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Media Review: April 3

A report by Bulgarian National Radio (BNR) highlights that Sofia Municipality crews have started demolition of three illegal buildings on the territory of the Iskar State Hunting Reserve following a decision of the Supreme Administrative Court. The buildings were constructed by a company related to businessman Rumen Gaytanski. The buildings’ removal is being carried out with the municipality’s financial resources of the municipality, which will seek for reimbursement from the company that raised the illegal buildings. 
Sofia Municipality’s chief architect Zdravko Zdravkov was adamant that the local authorities will act uncompromisingly against all violators.
Vladislav Panev, an MP and co-leader of the Green Movement which is one of the partners in the Democratic Bulgaria coalition, told BNR that justice has prevailed despite the long court cases dragged on for years. According to him, the state has financed the company that raised the illegal buildings and recalled that under the mandate of its former Chair Stoyan Mavrodiev, the Bulgarian Development Bank granted one of its largest loans, some BGN 150 million, to this very company. In Panev’s words, during the whole time, the State Forestry Enterprise and the Iskar State Hunting Reserve acted like they are corporate lawyers for Gaytanski’s company. The state continues to stand against Sofia Municipality in every possible way, Panev believes.
Commenting on the topic in bTV’s morning talk show, Alexander Dounchev, an environmentalist and former head of the Executive Forest Agency, said that Bulgarian businessmen act like feudal lords who control everything. “At the moment, these feudals rule everything, it’s not just the Wolf [Rumen Gaytanski’s nickname]. Tsolo Vutov is in Vitinya, Todor Batkov is in Kormisosh, Valentin Zlatev is in Palamara [Vitinya, Kormisosh and Palmara are all State Hunting Reserves across Bulgaria]. They use them not only as private estates. We checked with the Forest agency to see who goes to visit these hunting reserves – judges and rich people with whom they [the businessmen] do either business or [exert] political influence”, Dounchev said. “All these people own some of the most beautiful hunting reserves. Some of them directly privatized the [state] buildings [located in those reserves]. Now they are also preparing to privatize the [State] Forestry Enterprises that run the state forests,” Dounchev warned.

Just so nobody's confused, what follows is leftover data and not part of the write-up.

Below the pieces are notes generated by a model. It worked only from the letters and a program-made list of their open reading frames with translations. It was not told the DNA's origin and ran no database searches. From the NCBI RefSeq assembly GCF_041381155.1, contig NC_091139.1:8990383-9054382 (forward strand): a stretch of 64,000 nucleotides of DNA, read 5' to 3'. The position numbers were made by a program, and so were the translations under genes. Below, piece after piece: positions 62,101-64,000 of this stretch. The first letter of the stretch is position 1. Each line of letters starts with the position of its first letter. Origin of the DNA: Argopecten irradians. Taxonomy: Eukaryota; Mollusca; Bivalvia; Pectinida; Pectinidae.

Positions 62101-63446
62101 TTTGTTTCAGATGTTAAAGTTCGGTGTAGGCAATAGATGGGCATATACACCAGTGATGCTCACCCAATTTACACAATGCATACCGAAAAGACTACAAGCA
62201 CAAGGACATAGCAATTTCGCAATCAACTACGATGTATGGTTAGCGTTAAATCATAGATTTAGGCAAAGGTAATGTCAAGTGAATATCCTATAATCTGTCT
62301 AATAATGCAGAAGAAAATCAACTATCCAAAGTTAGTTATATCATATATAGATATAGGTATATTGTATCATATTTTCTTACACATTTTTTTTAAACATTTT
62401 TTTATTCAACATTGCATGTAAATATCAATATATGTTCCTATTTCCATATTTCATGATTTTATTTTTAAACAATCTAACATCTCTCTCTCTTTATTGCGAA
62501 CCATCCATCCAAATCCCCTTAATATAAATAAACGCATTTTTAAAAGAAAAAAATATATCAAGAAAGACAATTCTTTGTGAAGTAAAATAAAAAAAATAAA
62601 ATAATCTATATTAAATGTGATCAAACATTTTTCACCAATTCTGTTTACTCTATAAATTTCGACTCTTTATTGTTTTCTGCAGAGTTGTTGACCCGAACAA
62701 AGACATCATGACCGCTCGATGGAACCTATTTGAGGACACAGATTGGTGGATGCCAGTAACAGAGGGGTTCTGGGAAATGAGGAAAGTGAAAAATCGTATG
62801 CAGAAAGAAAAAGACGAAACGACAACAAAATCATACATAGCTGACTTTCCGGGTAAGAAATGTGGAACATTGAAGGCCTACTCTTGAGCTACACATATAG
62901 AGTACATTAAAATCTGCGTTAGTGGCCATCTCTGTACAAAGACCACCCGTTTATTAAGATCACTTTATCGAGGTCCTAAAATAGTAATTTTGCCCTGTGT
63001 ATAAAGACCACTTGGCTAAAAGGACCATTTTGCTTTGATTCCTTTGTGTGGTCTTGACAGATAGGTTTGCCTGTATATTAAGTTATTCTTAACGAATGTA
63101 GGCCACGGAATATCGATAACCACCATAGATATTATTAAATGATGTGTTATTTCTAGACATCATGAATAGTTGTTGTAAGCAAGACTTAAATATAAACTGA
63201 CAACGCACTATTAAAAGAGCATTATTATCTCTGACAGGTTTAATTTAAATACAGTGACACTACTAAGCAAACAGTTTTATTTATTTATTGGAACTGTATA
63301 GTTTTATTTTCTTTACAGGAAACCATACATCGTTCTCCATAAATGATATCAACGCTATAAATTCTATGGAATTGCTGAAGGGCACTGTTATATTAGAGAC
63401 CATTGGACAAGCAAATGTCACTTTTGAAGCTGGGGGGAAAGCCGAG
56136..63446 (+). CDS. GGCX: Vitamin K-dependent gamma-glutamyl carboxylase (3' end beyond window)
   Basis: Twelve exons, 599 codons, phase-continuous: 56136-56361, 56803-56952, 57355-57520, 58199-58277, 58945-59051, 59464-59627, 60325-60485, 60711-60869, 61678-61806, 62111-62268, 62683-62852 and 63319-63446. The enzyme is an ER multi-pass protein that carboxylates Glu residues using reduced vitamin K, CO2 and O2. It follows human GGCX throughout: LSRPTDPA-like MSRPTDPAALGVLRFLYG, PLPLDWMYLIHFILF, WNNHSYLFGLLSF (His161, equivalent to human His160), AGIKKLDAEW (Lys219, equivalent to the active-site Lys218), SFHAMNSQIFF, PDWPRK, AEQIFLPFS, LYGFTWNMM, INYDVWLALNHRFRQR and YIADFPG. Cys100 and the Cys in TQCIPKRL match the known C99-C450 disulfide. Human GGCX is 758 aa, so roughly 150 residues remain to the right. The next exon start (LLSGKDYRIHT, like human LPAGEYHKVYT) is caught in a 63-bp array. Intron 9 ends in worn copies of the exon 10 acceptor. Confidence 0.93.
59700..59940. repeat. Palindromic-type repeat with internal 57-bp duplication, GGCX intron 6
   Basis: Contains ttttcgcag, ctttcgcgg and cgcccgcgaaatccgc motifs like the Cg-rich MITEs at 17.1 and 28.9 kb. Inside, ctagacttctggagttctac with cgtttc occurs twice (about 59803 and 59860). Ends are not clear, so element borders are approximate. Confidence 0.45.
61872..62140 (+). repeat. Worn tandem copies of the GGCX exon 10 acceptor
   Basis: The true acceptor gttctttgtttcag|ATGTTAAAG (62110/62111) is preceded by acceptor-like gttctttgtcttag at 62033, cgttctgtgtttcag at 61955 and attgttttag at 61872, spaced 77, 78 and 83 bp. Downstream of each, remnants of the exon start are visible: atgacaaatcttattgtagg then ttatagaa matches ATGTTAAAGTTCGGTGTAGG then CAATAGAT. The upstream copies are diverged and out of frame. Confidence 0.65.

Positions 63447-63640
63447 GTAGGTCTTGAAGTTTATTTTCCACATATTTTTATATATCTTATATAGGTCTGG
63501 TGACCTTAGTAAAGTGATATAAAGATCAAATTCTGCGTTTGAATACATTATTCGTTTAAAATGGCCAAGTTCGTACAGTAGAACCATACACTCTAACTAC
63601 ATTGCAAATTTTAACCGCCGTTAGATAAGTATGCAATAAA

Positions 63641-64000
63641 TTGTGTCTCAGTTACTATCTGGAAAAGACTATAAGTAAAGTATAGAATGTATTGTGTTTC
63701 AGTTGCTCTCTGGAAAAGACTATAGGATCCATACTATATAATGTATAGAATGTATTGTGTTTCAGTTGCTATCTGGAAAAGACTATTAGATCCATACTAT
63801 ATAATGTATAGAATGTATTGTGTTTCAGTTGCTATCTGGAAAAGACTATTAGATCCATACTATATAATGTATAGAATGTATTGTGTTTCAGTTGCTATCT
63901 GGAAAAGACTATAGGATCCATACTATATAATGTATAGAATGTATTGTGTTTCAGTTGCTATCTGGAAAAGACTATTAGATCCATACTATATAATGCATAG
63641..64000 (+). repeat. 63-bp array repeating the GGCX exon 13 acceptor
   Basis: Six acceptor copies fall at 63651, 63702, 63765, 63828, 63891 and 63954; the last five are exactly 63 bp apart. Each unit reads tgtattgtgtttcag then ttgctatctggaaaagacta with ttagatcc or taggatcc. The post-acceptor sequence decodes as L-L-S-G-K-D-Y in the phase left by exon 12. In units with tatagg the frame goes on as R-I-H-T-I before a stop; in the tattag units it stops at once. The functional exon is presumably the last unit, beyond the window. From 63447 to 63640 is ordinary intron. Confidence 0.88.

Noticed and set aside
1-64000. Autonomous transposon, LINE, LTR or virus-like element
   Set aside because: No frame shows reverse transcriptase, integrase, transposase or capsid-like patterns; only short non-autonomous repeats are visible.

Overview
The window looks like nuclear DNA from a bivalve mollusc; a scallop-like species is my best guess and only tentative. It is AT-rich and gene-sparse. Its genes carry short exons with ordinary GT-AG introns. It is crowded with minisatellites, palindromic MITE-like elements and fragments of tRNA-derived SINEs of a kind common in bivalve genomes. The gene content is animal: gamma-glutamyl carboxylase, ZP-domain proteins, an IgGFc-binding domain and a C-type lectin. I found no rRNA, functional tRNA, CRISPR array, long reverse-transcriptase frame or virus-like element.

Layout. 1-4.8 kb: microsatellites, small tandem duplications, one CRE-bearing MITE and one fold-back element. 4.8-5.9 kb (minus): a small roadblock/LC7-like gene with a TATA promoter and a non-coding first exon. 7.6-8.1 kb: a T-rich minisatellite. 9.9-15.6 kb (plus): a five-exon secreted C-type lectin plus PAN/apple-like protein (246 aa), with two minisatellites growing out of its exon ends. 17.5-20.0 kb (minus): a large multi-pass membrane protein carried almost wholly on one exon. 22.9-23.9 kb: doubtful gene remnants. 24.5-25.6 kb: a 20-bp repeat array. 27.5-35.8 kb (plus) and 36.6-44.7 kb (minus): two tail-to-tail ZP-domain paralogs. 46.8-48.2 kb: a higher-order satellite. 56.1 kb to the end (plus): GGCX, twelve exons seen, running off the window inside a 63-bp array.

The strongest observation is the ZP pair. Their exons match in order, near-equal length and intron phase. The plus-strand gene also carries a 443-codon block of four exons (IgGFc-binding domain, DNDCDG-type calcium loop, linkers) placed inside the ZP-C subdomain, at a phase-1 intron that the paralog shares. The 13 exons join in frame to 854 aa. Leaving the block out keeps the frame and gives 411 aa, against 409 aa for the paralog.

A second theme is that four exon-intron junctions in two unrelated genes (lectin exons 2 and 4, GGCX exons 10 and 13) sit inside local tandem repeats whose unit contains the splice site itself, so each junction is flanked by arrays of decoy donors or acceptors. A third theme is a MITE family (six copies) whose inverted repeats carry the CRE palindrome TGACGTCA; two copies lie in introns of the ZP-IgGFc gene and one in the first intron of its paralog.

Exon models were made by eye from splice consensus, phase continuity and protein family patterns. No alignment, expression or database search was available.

In a bTV interview, former deputy agriculture minister and deputy prime minister for European funds Meglena Plugchieva recommended that outgoing Agriculture Minister Kiril Vatev be replaced because, in her words, the sector is on the verge of liquidation. “Ironically, in Forest Week [worldwide campaign raising awareness about the importance of sustainable forestry], Finance Minister [Assen Vassilev] is proposing that state forest enterprises be turned into sole shareholder companies, which means a threat of bankruptcy and liquidation. This is an assault on one of our country’s most precious resources. Either concessionaires or privatisation, both will be fatal for our forests,” Plugchieva added.
FINANCE frontpages an analysis saying that a large surplus is reported in the February 2024 state budget thanks to an accounting trick. According to the publication, based on the final data of the Finance Ministry, some BGN 1.2 billion allocated in advance in 2023 for municipal projects, were used under the budget no earlier than this February. Thus, the state treasury registered a significant surplus.
JUSTICE reports that the Sofia City Prosecution Service has closed a case against gambling mogul Vassil Bojkov, in which he was accused of leading a crime ring engaged in murders, rapes, extortion and incitement to murder. Along with Bojkov, six other people were charged. Charges against five of them were dropped for lack of evidence (charges of leading and participating in a crime ring). An indictment is pending against Bojkov for attempted rape and solicitation to premeditated murder. Bojkov is also charged with evasion of millions of leva in gambling licensing fees. He is currently under house arrest, Mediapool recalls.
The topic is covered in most online news outlets and print media.